The 4 Phases of The Development of Buddhism in India

was introduced to Indians by who lived in in the sixth century BCE, a of boom of and philosophical thought from Greece to . Born as the crown prince of the great Kingdom, the youth was prepared to be a in accordance with the wishes of his royal father.

However, at the age of 28 years old, he learned of the deep experienced in life by most people. He left his royal palace life, gave up his fine clothes and ornaments in order to find the causes of this suffering and the means to overcome it. After a long period of learning, deprivation, and deep he finally realized his goal. He had become the one ().

In the with deer and other at , near in India, he gave his first sermon, an event which is called the first turning of of Law (Dharmacakra).

Early Development of Buddhism In India

In brief, the historical development of Buddhism can mainly be classified into four phases:

The Phase Of Early Buddhism

The historic Buddha spread the and his disciples preserved the teachings. This occurred approximately from the middle of the sixth to the middle of the fifth century B.C.E.

The Phase Of Interpretations Of The Teachings

The beginning of the separation into various (Hinayana) schools on the basis of different interpretations of the teachings of Buddha (Councils) started to occur, the criterion of the second phase.

This took place approximately from the fourth century to the 1st century C.E. The Hinayana Schools refined between the mahaparinirvana (death) of the Buddha and the end of first-century B.C.E. After the third council, the first divided into schools took place and Hinayana Buddhism was divided into eighteen sub-schools.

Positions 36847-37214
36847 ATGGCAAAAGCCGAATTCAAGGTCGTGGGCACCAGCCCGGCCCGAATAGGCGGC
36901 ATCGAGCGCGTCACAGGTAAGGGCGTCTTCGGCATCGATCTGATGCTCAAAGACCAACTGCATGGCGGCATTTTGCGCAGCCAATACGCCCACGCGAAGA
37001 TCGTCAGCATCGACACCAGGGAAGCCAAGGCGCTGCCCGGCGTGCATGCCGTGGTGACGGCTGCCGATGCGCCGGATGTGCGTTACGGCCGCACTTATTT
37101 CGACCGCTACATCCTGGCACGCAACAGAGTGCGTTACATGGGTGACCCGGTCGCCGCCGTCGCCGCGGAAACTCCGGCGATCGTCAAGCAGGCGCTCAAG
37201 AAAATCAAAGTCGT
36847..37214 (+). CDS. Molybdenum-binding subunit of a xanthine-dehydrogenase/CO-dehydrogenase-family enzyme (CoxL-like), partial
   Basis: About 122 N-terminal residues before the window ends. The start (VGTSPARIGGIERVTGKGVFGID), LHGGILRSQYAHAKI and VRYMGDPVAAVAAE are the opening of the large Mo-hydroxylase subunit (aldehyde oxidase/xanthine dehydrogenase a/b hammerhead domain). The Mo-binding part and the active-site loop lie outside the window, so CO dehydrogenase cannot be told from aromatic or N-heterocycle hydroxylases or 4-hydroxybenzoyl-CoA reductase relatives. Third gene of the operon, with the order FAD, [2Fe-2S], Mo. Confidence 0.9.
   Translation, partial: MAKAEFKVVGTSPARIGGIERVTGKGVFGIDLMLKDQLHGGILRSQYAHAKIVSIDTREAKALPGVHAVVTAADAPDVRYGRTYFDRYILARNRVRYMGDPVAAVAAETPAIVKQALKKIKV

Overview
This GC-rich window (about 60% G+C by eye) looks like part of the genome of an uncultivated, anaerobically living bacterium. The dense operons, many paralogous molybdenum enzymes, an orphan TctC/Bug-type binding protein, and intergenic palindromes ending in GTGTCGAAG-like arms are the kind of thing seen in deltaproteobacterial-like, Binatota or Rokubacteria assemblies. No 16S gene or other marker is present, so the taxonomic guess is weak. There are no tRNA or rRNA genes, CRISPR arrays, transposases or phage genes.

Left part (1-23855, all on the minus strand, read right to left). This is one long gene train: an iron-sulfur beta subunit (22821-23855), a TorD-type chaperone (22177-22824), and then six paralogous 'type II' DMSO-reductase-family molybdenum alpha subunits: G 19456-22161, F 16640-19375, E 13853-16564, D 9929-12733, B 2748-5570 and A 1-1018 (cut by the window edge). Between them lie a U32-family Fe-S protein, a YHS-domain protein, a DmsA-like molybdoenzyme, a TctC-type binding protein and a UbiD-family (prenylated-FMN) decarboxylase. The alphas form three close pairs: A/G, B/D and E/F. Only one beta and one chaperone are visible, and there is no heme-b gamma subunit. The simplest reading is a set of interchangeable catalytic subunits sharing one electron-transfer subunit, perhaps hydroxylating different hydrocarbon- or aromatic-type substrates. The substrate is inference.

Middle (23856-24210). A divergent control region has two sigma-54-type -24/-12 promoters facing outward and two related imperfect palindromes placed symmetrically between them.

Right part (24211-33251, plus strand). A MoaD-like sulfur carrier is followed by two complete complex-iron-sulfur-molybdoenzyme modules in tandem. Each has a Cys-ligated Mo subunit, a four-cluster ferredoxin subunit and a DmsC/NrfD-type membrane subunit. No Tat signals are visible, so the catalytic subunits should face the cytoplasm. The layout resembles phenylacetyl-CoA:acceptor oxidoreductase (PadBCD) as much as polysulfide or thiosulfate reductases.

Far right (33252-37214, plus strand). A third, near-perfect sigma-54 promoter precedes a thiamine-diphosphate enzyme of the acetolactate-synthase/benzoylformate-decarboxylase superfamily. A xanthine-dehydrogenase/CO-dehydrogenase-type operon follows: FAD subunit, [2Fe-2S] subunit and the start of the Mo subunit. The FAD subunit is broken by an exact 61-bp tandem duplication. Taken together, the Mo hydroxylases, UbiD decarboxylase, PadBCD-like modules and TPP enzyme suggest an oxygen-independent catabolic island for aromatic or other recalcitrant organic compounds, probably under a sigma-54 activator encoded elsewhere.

It is said that its doctrines are usually based on the taught by the Buddha, its discipline based on , and the analysis of the teachings. Hinayana primarily presents the path of individual salvation or called the Pratimoksha.

The Phase Of The Rise Of Mahayana Buddhism

The rise of with its two sub-schools – (or the Yogacharya) and was the third phase of Buddhism.

This occurred roughly from 1st to the 7th century C.E. Schools built especially during the time of , Vasubhandu, , and other great .

The Phase Of Buddhist Tantra

The revelation of (in ) started to take place after the seventh century. prevailed in India at the time in an extremely hidden or secret form and was not made public or accessible to the general Buddhist practitioners.

It spread even more during the time of Sarah, Nagarjuna, and other great and finally came to Tibet in full through the blessings of , the Great Translator, and many other great and masters.

The Spread Of Buddhism In Asia

Starting about the 3rd century Buddhism began to excel and spread outside India, adjusting to local and the varying conditions of different countries. Buddhism started to take root in different nations in as they came in contact with Buddhism from early 2nd-century B.C.E.

Buddhism was introduced to Ceylon (Shri Lanka) in 250 B.C.E. by Mahinda and , children of King . This recorded the first time for Buddhism to spread outside India.

In the 3rd century C.E., Buddhism then came to Burma (Myanmar) during the rule of the King Ashoka; Cambodia; China in the 2nd or 3rd century C.E.